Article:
"I betche he ain't goin' to forget that, though," Happy Jack warned when he saw the caked mud on Miguel's Angora chaps and silver spurs, and the condition of his saddle. "Yuh better watch out and not turn your backs on him in the dark, none uh you guys. I betche he packs a knife. Them kind always does."
"Haw-haw-haw!" bellowed Big Medicine uproariously. "I'd love to see him git out an' try to use it, by cripes!"
"I wish Andy was here," Pink sighed. "Andy'd take the starch outa him, all right."
"Wouldn't he be pickings for old Andy, though? Gee!" Cal looked around at them, with his wide, baby-blue eyes, and laughed. "Let's kinda jolly him along, boys, till Andy gets back. It sure would be great to watch 'em. I'll bet he can jar the eternal calm outa that Native Son. That's what grinds me worse than his throwin' on so much dog; he's so blamed satisfied with himself! You snub him, and he looks at yuh as if you was his hired man—and then forgets all about yuh. He come outa that 'doby like he'd been swimmin' a river on a bet, and had made good and was a hee-ro right before the ladies. Kinda 'Oh, that's nothing to what I could do if it was worth while,' way he had with him."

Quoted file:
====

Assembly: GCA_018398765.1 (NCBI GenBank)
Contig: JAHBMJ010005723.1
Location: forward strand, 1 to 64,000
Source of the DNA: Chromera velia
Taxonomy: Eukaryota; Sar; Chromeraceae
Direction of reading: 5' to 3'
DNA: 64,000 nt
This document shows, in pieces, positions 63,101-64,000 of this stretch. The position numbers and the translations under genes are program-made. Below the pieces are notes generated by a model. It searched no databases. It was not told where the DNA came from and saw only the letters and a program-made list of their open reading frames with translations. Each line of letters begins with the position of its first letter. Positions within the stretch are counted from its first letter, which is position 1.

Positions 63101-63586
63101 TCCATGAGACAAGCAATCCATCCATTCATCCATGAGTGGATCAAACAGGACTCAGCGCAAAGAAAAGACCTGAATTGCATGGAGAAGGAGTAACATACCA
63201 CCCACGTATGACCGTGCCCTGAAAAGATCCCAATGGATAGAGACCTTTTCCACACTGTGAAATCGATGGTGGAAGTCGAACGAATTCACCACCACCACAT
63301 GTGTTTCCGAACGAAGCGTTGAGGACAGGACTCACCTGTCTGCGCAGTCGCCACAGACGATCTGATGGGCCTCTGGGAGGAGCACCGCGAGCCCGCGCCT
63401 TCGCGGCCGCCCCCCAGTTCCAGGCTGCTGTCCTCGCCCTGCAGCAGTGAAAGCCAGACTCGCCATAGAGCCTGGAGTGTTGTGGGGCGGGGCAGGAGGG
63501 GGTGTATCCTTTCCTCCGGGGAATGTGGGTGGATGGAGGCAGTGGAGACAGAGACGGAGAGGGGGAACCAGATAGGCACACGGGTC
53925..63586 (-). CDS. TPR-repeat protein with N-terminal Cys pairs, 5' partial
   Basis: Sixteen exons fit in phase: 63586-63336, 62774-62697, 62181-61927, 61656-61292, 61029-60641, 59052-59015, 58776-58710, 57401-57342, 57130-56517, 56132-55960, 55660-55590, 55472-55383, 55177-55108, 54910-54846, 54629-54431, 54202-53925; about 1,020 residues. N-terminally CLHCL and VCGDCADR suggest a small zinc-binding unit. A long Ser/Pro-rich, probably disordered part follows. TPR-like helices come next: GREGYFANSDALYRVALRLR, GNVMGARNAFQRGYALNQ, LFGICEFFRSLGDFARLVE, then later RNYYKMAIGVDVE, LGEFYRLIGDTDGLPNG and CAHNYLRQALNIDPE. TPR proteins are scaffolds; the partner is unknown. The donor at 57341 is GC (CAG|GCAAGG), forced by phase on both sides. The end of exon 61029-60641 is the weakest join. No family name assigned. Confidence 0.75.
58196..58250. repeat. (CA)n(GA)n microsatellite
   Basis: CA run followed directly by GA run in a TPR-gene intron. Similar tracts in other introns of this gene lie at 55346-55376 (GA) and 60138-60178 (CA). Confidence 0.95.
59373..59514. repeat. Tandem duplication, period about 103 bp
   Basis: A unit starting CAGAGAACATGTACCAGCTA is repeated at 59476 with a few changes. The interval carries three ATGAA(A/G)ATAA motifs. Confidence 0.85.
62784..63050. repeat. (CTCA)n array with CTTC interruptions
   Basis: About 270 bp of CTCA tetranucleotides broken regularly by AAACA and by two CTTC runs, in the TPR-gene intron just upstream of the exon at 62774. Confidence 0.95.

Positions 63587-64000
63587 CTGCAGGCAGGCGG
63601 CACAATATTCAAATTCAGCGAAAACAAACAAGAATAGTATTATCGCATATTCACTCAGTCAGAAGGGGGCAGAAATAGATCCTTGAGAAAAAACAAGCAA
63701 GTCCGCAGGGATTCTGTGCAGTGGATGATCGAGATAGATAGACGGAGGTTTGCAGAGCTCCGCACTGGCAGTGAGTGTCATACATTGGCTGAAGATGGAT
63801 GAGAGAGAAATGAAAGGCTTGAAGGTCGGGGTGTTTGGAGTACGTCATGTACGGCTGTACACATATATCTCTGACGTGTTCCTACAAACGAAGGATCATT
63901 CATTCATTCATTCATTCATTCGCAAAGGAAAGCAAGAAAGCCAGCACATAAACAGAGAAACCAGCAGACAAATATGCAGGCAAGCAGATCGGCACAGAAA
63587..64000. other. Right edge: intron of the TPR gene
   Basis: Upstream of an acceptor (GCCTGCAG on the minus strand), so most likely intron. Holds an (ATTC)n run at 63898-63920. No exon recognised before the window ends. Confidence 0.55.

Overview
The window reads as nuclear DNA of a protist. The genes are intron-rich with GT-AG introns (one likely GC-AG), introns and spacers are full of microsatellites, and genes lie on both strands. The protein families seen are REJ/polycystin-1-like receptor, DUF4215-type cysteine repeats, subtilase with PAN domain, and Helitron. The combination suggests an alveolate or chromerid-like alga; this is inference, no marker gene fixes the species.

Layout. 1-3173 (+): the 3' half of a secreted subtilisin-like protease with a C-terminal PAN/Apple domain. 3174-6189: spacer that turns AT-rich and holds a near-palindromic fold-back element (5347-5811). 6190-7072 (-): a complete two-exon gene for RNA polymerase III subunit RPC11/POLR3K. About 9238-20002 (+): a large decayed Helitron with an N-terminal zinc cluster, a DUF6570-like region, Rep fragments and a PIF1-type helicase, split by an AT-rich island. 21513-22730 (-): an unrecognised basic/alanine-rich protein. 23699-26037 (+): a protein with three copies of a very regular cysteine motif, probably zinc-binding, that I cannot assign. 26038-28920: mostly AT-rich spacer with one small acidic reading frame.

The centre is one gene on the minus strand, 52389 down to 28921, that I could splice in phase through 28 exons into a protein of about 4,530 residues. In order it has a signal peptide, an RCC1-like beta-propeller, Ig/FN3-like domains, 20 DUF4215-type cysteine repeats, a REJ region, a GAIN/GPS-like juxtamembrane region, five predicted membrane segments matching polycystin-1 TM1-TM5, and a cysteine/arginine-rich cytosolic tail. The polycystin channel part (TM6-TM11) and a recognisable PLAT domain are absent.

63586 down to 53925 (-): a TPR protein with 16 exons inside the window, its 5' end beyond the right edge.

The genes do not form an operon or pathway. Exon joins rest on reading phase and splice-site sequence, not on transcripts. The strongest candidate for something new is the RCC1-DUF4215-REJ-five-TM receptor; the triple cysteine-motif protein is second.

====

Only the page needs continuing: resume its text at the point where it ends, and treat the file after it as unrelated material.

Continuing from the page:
"It wouldn't matter so much if he wasn't all front," Pink complained. "You'll notice that's always the way, though. The fellow all fussed up with silver and braided leather can't get out and do anything. I remember up on Milk river—" Pink trailed off into absorbing reminiscence, which, however, is too lengthy to repeat here.
"Say, Mig-u-ell's down at the stable, sweatin from every pore trying to get his saddle clean, by golly!" Slim reported cheerfully, just as Pink was relighting the cigarette which had gone out during the big scene of his story. "He was cussin' in Spanish, when I walked up to him—but he shut up when he seen me and got that peaceful look uh hisn on his face. I wonder, by golly—"
"Oh, shut up and go awn," Irish commanded bluntly, and looked at Pink. "Did he call it off, then? Or did you have to wade in—"
"Naw; he was like this here Native Son—all front. He could look sudden death, all right; he had black eyes like Mig-u-ell—but all a fellow had to do was go after him, and he'd back up so blamed quick—"
Slim listened that far, saw that he had interrupted a tale evidently more interesting than anything he could say, and went off, muttering to himself.
CHAPTER II. "When Greek Meets Greek"
The next morning, which was Sunday, the machinations of Big Medicine took Pink down to the creek behind the bunk-house. "What's hurtin' yuh?" he asked curiously, when he came to where Big Medicine stood in the fringe of willows, choking between his spasms of mirth.
"Haw-haw-haw!" roared Big Medicine; and, seizing Pink's arm in a gorilla-like grip, he pointed down the bank.